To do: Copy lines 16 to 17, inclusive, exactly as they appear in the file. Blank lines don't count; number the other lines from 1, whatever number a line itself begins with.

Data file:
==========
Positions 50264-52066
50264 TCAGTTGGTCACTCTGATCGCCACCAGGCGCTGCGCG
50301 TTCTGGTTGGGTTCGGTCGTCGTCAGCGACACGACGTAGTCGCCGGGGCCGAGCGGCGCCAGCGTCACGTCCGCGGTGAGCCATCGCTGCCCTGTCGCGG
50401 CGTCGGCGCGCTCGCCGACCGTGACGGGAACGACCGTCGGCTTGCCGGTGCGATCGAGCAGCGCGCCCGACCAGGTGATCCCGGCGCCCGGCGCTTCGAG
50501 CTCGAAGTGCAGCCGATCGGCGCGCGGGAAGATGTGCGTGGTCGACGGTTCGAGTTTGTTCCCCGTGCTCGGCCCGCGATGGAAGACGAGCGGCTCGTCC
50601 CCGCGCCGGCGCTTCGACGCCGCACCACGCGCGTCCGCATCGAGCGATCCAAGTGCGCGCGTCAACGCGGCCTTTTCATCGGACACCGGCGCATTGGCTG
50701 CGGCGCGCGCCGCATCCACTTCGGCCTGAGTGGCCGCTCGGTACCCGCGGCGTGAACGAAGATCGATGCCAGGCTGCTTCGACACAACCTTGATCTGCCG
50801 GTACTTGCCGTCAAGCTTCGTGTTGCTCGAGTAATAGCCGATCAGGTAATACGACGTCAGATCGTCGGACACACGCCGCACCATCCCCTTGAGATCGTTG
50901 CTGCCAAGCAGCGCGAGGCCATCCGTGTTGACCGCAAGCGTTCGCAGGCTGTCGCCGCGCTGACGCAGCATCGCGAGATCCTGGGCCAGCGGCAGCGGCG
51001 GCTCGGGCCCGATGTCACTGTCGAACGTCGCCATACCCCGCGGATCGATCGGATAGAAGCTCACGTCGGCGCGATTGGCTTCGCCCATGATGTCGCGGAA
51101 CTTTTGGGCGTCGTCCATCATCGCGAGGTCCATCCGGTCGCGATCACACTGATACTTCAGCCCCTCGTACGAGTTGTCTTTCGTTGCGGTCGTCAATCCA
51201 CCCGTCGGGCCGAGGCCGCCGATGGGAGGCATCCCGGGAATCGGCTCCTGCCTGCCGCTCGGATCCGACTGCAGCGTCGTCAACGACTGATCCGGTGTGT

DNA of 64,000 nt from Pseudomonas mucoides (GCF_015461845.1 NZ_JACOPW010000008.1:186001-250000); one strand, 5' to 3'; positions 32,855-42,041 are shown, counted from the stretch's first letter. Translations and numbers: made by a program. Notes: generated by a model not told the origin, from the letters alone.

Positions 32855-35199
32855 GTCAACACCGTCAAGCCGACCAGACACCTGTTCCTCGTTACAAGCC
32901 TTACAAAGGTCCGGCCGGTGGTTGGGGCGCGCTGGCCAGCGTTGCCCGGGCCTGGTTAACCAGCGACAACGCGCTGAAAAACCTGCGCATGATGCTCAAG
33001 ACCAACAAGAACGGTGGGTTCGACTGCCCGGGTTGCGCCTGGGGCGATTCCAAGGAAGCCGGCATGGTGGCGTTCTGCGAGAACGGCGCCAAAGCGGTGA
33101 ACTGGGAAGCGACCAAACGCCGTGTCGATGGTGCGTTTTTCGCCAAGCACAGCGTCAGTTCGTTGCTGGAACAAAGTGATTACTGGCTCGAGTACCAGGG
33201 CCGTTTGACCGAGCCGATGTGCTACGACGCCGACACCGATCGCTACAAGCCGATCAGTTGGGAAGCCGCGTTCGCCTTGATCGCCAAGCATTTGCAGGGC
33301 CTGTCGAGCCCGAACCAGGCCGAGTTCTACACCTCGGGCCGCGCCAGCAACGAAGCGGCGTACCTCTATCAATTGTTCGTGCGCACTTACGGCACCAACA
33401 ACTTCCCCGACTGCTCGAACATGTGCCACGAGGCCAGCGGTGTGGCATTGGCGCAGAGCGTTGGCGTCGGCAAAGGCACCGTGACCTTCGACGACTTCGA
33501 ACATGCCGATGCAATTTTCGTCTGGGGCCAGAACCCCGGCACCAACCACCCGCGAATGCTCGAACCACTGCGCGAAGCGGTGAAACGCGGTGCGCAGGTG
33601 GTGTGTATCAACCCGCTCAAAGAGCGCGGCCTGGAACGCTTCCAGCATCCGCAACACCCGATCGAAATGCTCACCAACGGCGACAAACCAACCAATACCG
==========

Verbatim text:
32901 TTACAAAGGTCCGGCCGGTGGTTGGGGCGCGCTGGCCAGCGTTGCCCGGGCCTGGTTAACCAGCGACAACGCGCTGAAAAACCTGCGCATGATGCTCAAG
33001 ACCAACAAGAACGGTGGGTTCGACTGCCCGGGTTGCGCCTGGGGCGATTCCAAGGAAGCCGGCATGGTGGCGTTCTGCGAGAACGGCGCCAAAGCGGTGA